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United States starter Marcus Stroman was named Most Valuable Player of the World Baseball Classic after helping lead the U.S. to its first ever WBC title on Wednesday night in an 8-0 victory over Puerto Rico. Stroman flirted with a no-hitter through six innings, but gave up a double to lead off the seventh before being relieved by Sam Dyson.

Stroman also pitched 4 2/3 scoreless innings against the Dominican Republic in Pool C play on March 11. He struggled in Pool F play against Puerto Rico last Friday, surrendering four runs in 4 2/3 innings.

The WBC MVP award understandably goes to a player of the winning team. However, Wladimir Balentien of the Netherlands deserves special mention. In 26 at-bats during the WBC, he hit a double and had a WBC-high four home runs, 12 RBI, and 12 runs scored while putting up a .615/.677/.1.115 batting line. That’s MVP-esque as far as this tournament is concerned.

U.S. blanks Puerto Rico 8-0 to win first World Baseball Classic title

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The United States handed Puerto Rico its first loss in the World Baseball Classic, winning 8-0 for its first title in the fourth iteration of the tournament.

Puerto Rico starter Seth Lugo was matching Marcus Stroman zero-for-zero through the first two innings, but the U.S. broke out for a pair of runs when Ian Kinsler deposited a two-run home run just beyond the fence in left-center at Dodger Stadium. The U.S. tacked on two more in the fifth on RBI singles from Christian Yelich and Andrew McCutchen, pushing the lead to 4-0.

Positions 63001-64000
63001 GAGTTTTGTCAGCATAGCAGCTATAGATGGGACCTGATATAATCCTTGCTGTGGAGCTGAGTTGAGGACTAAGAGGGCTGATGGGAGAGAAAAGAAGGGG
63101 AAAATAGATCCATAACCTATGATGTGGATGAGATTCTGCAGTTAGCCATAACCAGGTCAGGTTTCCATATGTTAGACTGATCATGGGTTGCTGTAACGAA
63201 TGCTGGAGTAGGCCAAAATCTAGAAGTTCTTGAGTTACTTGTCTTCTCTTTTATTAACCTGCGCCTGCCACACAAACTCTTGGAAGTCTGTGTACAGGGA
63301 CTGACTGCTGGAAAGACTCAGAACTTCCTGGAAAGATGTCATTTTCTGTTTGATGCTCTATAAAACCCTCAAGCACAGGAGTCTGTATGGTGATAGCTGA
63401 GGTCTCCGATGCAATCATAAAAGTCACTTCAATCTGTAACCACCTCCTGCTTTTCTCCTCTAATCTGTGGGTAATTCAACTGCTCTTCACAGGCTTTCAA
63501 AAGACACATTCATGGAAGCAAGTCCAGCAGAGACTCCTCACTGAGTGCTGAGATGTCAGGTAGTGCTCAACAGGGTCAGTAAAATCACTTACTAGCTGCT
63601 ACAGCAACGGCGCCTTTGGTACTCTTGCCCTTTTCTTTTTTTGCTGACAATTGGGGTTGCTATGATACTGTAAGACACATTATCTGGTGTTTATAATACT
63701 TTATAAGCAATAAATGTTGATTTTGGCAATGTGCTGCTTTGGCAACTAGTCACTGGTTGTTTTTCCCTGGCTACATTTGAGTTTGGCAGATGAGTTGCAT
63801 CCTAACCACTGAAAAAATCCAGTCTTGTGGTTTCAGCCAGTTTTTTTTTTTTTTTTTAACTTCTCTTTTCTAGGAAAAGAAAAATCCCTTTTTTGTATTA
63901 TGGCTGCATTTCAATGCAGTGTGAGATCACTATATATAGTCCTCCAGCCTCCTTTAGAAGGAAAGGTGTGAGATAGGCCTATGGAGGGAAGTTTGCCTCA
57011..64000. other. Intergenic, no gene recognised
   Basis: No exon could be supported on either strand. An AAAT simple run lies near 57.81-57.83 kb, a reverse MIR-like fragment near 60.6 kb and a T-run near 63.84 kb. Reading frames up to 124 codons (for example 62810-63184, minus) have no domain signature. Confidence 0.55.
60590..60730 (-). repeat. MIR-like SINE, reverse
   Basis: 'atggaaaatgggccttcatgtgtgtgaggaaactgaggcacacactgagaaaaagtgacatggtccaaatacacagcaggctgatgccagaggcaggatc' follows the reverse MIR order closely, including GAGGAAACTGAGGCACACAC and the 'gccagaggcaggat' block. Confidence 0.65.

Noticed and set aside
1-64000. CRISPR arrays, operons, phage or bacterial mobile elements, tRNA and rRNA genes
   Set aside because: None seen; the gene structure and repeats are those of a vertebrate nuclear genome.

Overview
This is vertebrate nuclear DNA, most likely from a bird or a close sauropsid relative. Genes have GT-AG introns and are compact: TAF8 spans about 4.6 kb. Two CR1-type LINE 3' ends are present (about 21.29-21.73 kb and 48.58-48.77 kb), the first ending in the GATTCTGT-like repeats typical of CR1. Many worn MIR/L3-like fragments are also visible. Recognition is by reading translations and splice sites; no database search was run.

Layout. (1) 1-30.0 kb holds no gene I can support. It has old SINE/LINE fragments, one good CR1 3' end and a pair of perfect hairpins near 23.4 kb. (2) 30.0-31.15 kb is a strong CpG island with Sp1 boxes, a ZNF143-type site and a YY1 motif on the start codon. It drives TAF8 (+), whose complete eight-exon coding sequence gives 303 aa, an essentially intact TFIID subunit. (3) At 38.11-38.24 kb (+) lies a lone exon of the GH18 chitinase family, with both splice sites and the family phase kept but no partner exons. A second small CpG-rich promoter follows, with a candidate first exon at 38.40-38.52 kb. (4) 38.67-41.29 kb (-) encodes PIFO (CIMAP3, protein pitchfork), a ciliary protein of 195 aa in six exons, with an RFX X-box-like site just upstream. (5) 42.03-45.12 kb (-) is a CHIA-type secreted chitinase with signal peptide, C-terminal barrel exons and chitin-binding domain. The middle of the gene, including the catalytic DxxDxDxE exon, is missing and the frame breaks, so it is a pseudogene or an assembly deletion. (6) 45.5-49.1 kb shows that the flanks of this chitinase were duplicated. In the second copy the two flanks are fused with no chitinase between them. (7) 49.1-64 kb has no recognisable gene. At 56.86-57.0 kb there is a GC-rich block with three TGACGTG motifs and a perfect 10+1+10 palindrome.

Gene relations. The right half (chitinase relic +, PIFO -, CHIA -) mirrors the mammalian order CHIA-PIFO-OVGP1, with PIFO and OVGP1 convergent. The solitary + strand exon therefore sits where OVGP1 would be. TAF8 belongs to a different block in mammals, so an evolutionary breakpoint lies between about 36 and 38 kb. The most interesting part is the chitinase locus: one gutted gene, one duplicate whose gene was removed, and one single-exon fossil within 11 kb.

Meanwhile, Stroman was dealing. The right-hander, normally seen in a Blue Jays uniform, held Puerto Rico hitless through his first six innings, giving up just a lone walk. The U.S. put together a long rally in the top of the seventh, scoring three runs on three hits, two walks, and a hit batter. Stroman came back out for the seventh but immediately served up a double down the left field line to Angel Pagan. U.S. manager Jim Leyland immediately lifted Stroman from the game, bringing in Sam Dyson who escaped the inning without any further damage.

Pat Neshek allowed a leadoff single to Yadier Molina to begin the eighth, but induced a double-play, then worked around a two-out walk by striking out Kenny Vargas to end the frame.

In the ninth, David Robertson took over. He induced an infield pop-up from Enrique Hernandez. After Pagan singled up the middle, Francisco Lindor sharply grounded out to Eric Hosmer at first base for the second out. Finally, Robertson closed it out, inducing Carlos Correa to ground out to third base, making the U.S. 8-0 victors over Puerto Rico to win the World Baseball Classic.

Puerto Rico had an admirable run, defeating Venezuela, Mexico, and Italy to get out of Pool D undefeated. Then, in Pool F, it beat Venezuela again as well as the U.S. and the Dominican Republic to move to the semifinals. It narrowly edged Netherlands 4-3 in the semifinals to get into the finals.

The U.S. lost to the D.R. but beat Canada and Colombia to get out of Pool C. In Pool F, the U.S. lost to Puerto Rico and defeated the D.R again as well as Venezuela. The U.S. took down Japan in the semifinals to advance to the finals to play Puerto Rico.

The U.S. joins Japan (twice, 2006 and ’09) and the Dominican Republic (2013) as countries to win the World Baseball Classic. The 2017 tournament was a rousing success, setting attendance records, drawing over one million fans to ballparks to take in the games. It will hopefully encourage commissioner Rob Manfred and others to make a concerted effort to make the 2021 tournament bigger and better.